Parallel Session 10
The violent peace - lessons from Central America for Colombia’s post- agreement phase
The session aimed at discussing the challenge of dealing with violence and its factors that remain and evolve after a peace agreement, with a regional focus on Latin America. While Colombia has formally ended its main armed conflict after five decades with the 2016 peace agreement, a closer look at the Central American situation shows that violence has not ceased at all but that the "post-war" or "post-agreement" context is violent.
Inputs were given on three aspects:
- Violence – forms and actors,
- Dealing with the Past and Transitional Justice,
- From the signed agreement to integral transformations.
The discussion explored which factors for violence remain and have to be dealt with. According to one of this year´s Peacebuilding Forum motto "create", the exchange between individuals and organizations working in and on Colombia and/or Central America, as well as in other conflict regions, aimed at co-creating lessons learned and recommendations about how to confront violence and its factors in a post agreement phase.
The session began with video questions from Colombians, working on conflict transformation and peacebuilding in Colombia, drawing on what Guatemalan/Salvadorian actors share about their experience in dealing with the challenges of implementing peace agreements and dealing with violence in the region.
Some aspects and questions touched were:
- What are the main lessons from the peace implementation phase in El Salvador and Guatemala and what do they hold for the Colombian peace process?
- How can the Colombian government achieve peace negotiations with armed groups other than guerrilla groups?
- How to deal with the widespread violence and threats against victims who reclaim their land, and rising killings of human rights and land activists?
- How to guarantee and strengthen civil society participation, especially of marginalized groups (indigenous, Afro-Colombians, peasants, women, children and LGBTIQ), in order to reach sustainable peace?
- What are the lessons learned from Guatemala and El Salvador in order to build institutions, create legislations to implement peace and strengthen democratic structures in Colombia?
- What insights can be drawn from the dynamics of violence in Central America, to not remain/ relapse into a cycle of conflict, violence and peace?
There was wide consensus among the speakers that the peace processes in El Salvador and Guatemala formally brought peace, but failed to address several central aspects that are a breeding ground for today’s widespread violence in the region.
In both Central American countries, in spite of signed peace accords (1992 resp. 1996), the effort to achieve long lasting peace have not been sufficient.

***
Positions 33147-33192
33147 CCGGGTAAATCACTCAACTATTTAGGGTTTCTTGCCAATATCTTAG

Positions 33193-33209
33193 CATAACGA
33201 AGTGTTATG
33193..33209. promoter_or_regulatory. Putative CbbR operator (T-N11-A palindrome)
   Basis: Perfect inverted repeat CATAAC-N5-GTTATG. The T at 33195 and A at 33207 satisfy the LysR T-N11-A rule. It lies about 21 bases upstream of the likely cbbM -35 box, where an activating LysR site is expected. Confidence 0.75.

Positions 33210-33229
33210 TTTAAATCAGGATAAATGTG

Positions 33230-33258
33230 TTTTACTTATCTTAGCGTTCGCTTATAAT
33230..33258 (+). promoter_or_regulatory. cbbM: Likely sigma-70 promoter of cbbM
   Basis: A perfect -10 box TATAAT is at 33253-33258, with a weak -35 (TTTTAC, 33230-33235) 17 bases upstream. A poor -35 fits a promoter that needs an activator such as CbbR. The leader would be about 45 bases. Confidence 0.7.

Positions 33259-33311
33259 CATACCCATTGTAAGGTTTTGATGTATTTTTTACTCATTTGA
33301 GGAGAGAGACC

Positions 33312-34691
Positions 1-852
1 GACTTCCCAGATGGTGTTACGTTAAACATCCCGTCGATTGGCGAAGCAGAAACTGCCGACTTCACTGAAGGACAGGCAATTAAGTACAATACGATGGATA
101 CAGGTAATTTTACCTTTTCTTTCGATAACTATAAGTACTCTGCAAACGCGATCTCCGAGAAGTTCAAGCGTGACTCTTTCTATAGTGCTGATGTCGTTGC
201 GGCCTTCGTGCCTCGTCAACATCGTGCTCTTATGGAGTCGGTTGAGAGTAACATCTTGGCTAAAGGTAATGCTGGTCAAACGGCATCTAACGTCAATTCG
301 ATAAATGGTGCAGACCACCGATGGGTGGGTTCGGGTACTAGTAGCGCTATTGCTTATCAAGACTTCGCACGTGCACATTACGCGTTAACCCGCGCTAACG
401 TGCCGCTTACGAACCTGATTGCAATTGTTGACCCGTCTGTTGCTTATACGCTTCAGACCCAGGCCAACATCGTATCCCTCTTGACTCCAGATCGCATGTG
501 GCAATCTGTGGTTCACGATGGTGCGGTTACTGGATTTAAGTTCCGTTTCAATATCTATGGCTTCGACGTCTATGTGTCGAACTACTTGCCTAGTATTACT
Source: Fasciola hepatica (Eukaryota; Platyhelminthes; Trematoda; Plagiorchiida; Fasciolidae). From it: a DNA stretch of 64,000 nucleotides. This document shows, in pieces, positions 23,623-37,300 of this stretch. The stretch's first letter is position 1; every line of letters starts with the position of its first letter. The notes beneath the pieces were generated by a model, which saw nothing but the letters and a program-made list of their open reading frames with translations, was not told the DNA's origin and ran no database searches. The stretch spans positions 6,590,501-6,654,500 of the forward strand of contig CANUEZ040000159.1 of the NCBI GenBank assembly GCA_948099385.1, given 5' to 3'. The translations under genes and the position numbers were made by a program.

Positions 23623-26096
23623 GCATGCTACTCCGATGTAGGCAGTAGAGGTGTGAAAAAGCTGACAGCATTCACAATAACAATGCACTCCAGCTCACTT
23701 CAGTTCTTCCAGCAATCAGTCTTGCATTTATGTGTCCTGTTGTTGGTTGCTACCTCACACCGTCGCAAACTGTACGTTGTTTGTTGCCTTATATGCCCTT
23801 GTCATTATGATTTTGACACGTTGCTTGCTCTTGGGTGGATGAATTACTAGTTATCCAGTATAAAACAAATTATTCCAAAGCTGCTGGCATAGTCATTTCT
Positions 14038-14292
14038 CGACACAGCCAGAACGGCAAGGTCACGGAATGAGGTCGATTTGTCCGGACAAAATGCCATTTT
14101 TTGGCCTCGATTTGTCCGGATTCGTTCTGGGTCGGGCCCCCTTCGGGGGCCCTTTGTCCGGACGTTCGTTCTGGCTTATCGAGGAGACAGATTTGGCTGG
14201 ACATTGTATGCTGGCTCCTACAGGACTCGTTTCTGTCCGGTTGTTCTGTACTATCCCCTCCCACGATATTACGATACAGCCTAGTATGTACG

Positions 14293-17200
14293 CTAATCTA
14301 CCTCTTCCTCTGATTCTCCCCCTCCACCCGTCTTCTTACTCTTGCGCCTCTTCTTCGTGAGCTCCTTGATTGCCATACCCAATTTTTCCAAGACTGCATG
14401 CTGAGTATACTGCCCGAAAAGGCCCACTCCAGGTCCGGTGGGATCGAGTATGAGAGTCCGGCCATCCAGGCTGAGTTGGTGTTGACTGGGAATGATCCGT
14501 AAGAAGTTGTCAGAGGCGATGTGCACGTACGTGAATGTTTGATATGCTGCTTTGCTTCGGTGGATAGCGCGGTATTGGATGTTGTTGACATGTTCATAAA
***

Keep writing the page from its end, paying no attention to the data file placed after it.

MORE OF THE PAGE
As a case in point, Guatemalan peace accords are one of the most sophisticated, as they address the root causes of the conflict, such as the discrimination and exclusion of the indigenous communities, the unequal distribution of land, Dealing with the Past and Transitional Justice mechanisms. Nevertheless, these provisions were only very partially implemented.
"Violence persists, but has changed in form and responsibility." Peace agreements end war, but do not end violence. Patterns and factors for direct and structural violence remain. Among them are the quest for natural resources, the exclusion of a big part of the society, a lack of opportunities, social and economic incentives for young people and marginalized groups (indigenous and afro communities, peasants, women, children and LGBTIQ people), as well as inefficient state institutions, undermined by corruption and clientelism. These contribute to prolonging and diversifying of violence and polarization. The experts from El Salvador and Guatemala stressed that creating a joint vision for the future on a national level, including all levels of society, is necessary in order to reach a long lasting peaceful transformation.
"The work of Dealing with the Past and Transitional Justice is just one of the pre-conditions for peacebuilding." While processes in Guatemala and San Salvador have had a strong emphasis on truth and remembrance with some efforts on legal justice, there is a lack of integration of social justice issues in Dealing with the Past. Victims should not only be addressed as victims but should be empowered as actors of change. Stefan Köhler highlights the important role of the Guatemalan civil society and certain state actors who put Transitional Justice topics on their political agenda and reached the opening of the historical archives. Nevertheless, there is still a strong need of psychosocial support and trauma work for both, victims and perpetrators. Ex-combatants have to be included to avoid them to fall back into violence.